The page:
BENEFITS FROM THE NEW APPROACHES
Employee participation in the strategy process not only helps the company to develop a more responsive strategy, but also improves employee morale and commitment to the organization. Companies that encourage such participation are creating a more knowledgeable workforce, which is particularly important for small businesses since intellectual capital is often one of their most valuable assets.
The new, participative approaches to strategy formulation can also enable companies to improve their focus on customer needs by increasing the access of line employees to top management. In fact, hierarchies are designed to filter the information that goes to upper-level managers. But this lack of information can lead to overconfidence and myopic decision making. Similarly, the new approaches can also help companies to remain flexible and responsive to market changes. The greater amount of information that managers receive about the market enables them to adapt the company's strategic direction to take advantage of new circumstances.
Participative strategic development also may help companies to retain key employees, because employees gain satisfaction by being able to direct and see the results of their efforts. "Retaining these highly skilled and trained professionals will become increasingly important as knowledge has more and more to do with the company's ability to build and maintain a competitive advantage," Wall and Wall noted. Finally, participating in strategy formulation may enable managers to make better use of their time. This benefit is particularly helpful because time is always limited as companies try to do more with less people.
Eccles, Robert, and Nitin Nohria. Beyond the Hype: Rediscovering the Essence of Management. Harvard Business School Press, 1992.
Eisenhardt, Kathleen M. "Strategic Decisions and All That Jazz." Business Strategy Review. Autumn 1997.
Hamel, Gary, and C. K. Prahalad. Competing for the Future. Harvard Business School Press, 1994.
Markides, Constantinos C. All the Right Moves: A Guide to Crafting Breakthrough Strategy. Harvard Business School Press, 1999.
McGrath, Rita Gunther, and Ian MacMillan. The Entrepreneurial Mindset. Harvard Business School Press, 2000.
Mintzberg, Henry, and James Brian Quinn. The Strategy Process: Concepts and Contexts. Prentice-Hall, 1992.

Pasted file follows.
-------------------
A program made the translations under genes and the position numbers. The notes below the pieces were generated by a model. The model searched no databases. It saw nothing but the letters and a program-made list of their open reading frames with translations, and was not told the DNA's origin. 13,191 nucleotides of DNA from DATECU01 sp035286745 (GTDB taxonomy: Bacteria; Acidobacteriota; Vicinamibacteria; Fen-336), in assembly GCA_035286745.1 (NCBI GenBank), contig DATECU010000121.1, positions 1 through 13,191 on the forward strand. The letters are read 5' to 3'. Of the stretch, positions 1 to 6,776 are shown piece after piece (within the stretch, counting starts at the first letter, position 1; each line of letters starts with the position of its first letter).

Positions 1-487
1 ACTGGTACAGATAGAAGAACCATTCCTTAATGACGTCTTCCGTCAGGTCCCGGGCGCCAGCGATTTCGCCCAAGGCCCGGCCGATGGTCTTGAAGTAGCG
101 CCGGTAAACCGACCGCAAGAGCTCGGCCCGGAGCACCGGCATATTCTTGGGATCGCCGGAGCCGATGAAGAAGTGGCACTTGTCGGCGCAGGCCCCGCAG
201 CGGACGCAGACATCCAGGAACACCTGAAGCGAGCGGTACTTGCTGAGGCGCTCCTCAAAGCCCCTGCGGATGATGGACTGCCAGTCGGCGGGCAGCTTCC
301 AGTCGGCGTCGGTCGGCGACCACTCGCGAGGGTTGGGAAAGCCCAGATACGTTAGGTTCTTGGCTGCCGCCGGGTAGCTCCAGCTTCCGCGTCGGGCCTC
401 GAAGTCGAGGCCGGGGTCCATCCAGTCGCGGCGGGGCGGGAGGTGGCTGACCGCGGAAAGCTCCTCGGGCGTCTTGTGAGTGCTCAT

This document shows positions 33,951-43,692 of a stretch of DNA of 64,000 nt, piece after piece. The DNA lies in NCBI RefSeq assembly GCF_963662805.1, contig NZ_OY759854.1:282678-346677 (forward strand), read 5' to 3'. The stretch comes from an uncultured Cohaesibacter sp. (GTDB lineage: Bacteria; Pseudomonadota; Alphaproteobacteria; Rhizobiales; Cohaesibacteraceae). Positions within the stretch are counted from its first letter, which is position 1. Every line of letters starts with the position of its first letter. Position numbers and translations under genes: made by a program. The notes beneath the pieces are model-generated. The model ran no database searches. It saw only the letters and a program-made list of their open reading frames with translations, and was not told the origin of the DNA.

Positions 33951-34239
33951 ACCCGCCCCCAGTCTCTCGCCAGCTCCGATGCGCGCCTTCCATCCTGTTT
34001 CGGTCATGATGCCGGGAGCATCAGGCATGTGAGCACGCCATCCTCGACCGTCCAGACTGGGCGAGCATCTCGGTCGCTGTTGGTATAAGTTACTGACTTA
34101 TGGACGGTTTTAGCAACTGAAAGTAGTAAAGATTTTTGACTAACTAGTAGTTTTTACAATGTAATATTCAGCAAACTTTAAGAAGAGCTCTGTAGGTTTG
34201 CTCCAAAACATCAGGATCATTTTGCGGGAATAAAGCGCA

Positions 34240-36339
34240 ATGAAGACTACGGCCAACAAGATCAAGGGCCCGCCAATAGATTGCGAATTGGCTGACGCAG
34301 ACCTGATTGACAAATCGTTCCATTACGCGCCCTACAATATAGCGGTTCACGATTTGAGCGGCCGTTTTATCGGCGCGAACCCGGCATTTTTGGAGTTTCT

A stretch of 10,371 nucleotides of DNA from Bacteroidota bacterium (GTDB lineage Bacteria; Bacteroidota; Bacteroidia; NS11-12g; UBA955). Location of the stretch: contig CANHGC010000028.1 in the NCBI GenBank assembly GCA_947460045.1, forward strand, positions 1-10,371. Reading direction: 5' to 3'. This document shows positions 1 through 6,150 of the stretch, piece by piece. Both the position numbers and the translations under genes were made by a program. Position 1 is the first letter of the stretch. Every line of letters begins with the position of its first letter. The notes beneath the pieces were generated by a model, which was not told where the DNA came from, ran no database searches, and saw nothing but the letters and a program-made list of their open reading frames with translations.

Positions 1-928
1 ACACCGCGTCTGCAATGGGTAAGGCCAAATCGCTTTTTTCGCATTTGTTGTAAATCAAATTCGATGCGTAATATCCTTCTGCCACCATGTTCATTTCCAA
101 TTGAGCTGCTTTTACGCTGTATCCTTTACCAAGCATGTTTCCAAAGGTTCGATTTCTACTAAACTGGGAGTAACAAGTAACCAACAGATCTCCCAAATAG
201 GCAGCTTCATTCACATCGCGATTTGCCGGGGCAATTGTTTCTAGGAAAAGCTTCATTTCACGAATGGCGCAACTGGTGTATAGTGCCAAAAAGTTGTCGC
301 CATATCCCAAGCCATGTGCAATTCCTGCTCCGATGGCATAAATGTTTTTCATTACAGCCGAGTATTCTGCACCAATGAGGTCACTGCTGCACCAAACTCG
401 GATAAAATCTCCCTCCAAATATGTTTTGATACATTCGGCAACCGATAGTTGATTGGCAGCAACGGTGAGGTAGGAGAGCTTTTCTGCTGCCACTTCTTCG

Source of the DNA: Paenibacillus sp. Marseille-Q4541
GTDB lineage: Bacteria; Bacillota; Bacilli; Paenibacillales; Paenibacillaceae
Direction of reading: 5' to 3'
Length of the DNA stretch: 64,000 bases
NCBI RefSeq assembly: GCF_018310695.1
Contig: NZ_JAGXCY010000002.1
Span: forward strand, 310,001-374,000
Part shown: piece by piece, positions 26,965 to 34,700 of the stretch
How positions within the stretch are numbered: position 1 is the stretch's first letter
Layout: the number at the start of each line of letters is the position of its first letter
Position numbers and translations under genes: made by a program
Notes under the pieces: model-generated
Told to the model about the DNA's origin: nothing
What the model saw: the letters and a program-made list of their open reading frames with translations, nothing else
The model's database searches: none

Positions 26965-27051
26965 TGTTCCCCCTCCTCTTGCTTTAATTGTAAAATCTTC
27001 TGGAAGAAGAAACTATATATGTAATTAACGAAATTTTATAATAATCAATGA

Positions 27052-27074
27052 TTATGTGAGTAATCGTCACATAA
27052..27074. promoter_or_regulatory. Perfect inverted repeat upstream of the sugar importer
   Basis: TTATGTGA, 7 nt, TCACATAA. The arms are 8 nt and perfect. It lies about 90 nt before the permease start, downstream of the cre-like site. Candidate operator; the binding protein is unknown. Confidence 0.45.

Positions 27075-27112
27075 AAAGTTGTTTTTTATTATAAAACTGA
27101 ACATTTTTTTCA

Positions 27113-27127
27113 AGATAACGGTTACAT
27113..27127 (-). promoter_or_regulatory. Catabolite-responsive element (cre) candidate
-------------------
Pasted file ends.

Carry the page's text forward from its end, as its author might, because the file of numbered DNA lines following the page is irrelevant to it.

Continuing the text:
Ohmae, Kenichi. The Mind of the Strategist: Business Planning for Competitive Advantage. Penguin, 1982.
Porter, Michael E. Competitive Strategy: Techniques for Analyzing Industries and Competitors. Free Press, 1980.
Wall, Stephen J., and Shannon Rye Wall. "The Evolution (Not the Death) of Strategy." Organizational Dynamics. Autumn 1995.
SEE ALSO: Business Planning
Strategy (Encyclopedia of Business)
Strategyhe firm's choice concerning how to deploy its resourcesas content and timing. The strategy of each business unit defines which are its preferred customers to serve and which product/technological parameters are most appropriate for satisfying this demand (content). Judgments about its competitive environment suggest whether a business unit's early implementation of actions will be more advantageous than letting competitors take pioneering riskshether a first-mover advantage exists for the firm that preempts another's product introductions, for example (timing).
Formulation of the multibusiness firm's corporate strategy assigns a mission to each of its business units that is consistent with the organization's goals; each business unit's mission defines the timing of cash flows to be generated (or a responsibility to support other business units that, in tum, generate cash). Because corporate-level strategy integrates the activities of its mix of businesses, its totality defines the firm's "personality" and risk-taking attitudes in its quest to create value for its stakeholders. Although corporate strategy has previously been focused on the timing of cash flows generated by astute investment in short-term projects, concems about competitiveness and the challenges of managing people-based sources of competitive advantage have forced managers to participate in longer-term projects, as well. Where business units once developed individual distinctive competences appropriate to the unique opportunities and threats they faced, corporate managers now nurture the development and sharing of core competencies across organizational boundaries to cope with converging industry boundaries and to leverage the benefits of resource expenditures across several marketplaces.